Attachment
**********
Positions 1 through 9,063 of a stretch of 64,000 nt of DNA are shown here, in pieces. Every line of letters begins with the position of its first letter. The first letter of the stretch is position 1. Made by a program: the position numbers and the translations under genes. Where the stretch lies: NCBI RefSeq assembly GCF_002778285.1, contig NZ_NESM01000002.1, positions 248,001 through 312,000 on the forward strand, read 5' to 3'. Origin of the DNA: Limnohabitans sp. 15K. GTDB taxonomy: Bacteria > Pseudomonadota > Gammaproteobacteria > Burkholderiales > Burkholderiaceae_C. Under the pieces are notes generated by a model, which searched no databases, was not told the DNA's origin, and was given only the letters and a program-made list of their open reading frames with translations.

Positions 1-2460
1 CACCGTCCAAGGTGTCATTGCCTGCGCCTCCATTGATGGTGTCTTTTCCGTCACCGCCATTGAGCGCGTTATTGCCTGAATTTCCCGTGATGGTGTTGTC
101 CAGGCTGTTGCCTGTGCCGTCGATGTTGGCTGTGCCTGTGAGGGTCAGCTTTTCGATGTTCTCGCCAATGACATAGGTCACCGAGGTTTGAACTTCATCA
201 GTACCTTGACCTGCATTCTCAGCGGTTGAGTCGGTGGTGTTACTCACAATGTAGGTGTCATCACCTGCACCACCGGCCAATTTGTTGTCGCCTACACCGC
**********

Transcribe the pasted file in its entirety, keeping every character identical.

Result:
Positions 1 through 9,063 of a stretch of 64,000 nt of DNA are shown here, in pieces. Every line of letters begins with the position of its first letter. The first letter of the stretch is position 1. Made by a program: the position numbers and the translations under genes. Where the stretch lies: NCBI RefSeq assembly GCF_002778285.1, contig NZ_NESM01000002.1, positions 248,001 through 312,000 on the forward strand, read 5' to 3'. Origin of the DNA: Limnohabitans sp. 15K. GTDB taxonomy: Bacteria > Pseudomonadota > Gammaproteobacteria > Burkholderiales > Burkholderiaceae_C. Under the pieces are notes generated by a model, which searched no databases, was not told the DNA's origin, and was given only the letters and a program-made list of their open reading frames with translations.

Positions 1-2460
1 CACCGTCCAAGGTGTCATTGCCTGCGCCTCCATTGATGGTGTCTTTTCCGTCACCGCCATTGAGCGCGTTATTGCCTGAATTTCCCGTGATGGTGTTGTC
101 CAGGCTGTTGCCTGTGCCGTCGATGTTGGCTGTGCCTGTGAGGGTCAGCTTTTCGATGTTCTCGCCAATGACATAGGTCACCGAGGTTTGAACTTCATCA
201 GTACCTTGACCTGCATTCTCAGCGGTTGAGTCGGTGGTGTTACTCACAATGTAGGTGTCATCACCTGCACCACCGGCCAATTTGTTGTCGCCTACACCGC